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IJSTR >> Volume 5 - Issue 6, June 2016 Edition



International Journal of Scientific & Technology Research  
International Journal of Scientific & Technology Research

Website: http://www.ijstr.org

ISSN 2277-8616



Examination Of The Physicochemical Characteristics Of Domestic Water Sources In Ebonyi Local Government Area Of Ebonyi State, Nigeria.

[Full Text]

 

AUTHOR(S)

Nwidembia, C.V., Odikamnoro, O.O., Nnachi, A.U., Egwuatu, C.C., Nwinyimagu, A. J., Aghanya, I.N., Achi, E.C.

 

KEYWORDS

Physicochemicals, Water, Pond, Well, Stream, Borehole, Contamination

 

ABSTRACT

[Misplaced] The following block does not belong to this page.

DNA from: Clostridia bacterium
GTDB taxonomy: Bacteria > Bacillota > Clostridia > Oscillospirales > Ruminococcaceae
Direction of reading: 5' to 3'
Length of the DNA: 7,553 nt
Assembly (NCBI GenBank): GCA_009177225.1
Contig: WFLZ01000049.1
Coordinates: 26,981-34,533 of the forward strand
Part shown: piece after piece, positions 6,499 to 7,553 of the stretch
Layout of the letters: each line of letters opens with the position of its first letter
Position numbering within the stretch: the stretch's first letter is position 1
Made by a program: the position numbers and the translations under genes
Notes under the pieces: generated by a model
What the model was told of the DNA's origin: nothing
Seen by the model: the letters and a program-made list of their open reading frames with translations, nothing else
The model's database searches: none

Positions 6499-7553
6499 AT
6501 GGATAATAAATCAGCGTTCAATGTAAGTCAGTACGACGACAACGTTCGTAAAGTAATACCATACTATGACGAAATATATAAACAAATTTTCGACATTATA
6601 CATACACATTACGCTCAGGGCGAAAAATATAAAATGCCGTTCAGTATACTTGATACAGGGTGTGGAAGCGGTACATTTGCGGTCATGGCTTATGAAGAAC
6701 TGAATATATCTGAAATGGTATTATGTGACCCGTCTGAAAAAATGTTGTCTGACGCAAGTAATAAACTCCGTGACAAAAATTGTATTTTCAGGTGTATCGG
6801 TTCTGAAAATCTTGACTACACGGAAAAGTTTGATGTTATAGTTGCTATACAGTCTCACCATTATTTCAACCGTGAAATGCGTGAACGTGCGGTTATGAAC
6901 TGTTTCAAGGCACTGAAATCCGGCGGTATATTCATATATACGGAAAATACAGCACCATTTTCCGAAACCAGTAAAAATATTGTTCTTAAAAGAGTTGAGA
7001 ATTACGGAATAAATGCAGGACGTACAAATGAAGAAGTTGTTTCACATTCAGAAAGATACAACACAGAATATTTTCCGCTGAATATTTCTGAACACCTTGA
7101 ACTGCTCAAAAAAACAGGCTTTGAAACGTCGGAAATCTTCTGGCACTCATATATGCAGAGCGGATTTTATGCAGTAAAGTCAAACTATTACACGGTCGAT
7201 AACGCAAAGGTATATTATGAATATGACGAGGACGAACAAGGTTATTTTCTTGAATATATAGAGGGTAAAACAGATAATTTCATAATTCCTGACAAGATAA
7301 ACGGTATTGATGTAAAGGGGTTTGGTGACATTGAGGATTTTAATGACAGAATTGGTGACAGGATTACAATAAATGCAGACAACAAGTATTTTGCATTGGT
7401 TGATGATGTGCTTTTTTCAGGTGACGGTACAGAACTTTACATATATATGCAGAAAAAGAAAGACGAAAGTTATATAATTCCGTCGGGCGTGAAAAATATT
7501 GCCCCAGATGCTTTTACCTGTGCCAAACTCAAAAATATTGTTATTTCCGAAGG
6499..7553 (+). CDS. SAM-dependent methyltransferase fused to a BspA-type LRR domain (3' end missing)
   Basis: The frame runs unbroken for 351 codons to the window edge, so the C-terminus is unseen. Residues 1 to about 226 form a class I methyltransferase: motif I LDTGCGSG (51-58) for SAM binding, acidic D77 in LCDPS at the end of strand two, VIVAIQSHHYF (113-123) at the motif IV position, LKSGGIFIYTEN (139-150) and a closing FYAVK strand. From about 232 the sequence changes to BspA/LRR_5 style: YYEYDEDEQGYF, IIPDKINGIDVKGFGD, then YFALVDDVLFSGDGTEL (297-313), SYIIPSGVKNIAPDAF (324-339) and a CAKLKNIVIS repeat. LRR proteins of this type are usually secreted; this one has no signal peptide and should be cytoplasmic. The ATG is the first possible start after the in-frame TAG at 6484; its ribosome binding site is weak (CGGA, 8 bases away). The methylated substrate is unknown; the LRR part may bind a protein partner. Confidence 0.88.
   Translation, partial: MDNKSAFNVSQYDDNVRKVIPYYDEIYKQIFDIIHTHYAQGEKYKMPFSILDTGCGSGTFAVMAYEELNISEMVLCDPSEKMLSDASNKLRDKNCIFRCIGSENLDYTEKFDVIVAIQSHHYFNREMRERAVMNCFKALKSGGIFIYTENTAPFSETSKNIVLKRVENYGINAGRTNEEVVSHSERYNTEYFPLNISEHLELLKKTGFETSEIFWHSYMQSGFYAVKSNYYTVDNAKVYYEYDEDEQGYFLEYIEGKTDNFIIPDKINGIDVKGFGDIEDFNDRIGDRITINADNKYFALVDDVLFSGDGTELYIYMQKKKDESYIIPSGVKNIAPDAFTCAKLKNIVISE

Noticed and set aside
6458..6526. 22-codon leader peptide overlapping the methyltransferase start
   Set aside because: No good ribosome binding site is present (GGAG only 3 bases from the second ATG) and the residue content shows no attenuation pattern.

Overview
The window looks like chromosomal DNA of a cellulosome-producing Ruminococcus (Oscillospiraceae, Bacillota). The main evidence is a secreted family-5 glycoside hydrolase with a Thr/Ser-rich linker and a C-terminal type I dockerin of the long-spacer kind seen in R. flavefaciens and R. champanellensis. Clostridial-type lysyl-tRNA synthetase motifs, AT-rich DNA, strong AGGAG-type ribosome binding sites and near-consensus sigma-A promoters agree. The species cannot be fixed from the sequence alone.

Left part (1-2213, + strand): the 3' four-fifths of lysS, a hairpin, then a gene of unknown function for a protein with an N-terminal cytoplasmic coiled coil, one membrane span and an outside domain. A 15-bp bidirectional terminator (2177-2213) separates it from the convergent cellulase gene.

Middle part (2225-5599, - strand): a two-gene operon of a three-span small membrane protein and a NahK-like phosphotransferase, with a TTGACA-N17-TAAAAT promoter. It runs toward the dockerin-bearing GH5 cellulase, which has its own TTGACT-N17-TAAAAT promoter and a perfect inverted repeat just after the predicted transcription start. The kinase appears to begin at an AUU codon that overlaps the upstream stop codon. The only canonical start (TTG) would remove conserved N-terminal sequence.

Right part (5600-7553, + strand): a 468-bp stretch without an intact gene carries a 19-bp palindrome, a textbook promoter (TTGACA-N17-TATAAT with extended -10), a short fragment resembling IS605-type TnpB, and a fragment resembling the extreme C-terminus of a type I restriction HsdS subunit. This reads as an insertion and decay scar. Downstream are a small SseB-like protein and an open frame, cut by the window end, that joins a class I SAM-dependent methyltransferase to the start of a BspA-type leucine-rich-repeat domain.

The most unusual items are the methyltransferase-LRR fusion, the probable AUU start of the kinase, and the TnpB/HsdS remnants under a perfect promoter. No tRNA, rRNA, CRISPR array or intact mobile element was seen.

Lack of good drinking water due to contamination by chemicals has been a global menace. It is one of the most serious environmental problems that have greatly impacted human health. Basic quality parameters of domestic water sources in Ebonyi Local Government Area were studied in the months of September, 2014 and October, 2014. Samples were randomly collected from common water sources (well, stream, borehole, and pond) across four communities in the Local Government Area. The physicochemical characteristics of the collected water samples were investigated using standard procedures. The results showed mean pH values of 7.3, 7.8, 6.8 and 7.0 for well, stream, borehole and pond water samples respectively. The colour examination showed: 13 HU, 11 HU, 13 HU, and 16 HU for well, stream, borehole and pond water samples respectively. The turbidity were recorded as 103 NTU (well), 90 NTU (stream), 0.8 NTU (borehole) and 92 NTU (pond). Total dissolved solids (TDS) showed a record of 595 mg/L, 386mg/L, 76 mg/L, and 563 mg/L for well, stream, borehole and pond respectively. Well water recorded 78 mg/L, stream (112 mg/L), borehole (42 mg/L), and pond (795 mg/L) for Total Suspended Solids respectively. Also, the total hardness showed 525 mg/L, 779 mg/L, 44 mg/L, and 837 mg/L for well, stream, borehole and pond water samples respectively. The results show that most of the common sources of water in the studied areas are not good for drinking since the physicochemical variables evaluated mostly exceeded WHO permissible limits. We therefore recommend that water treatment should be paramount as alternative sources of drinking water in the communities should be considered.

 

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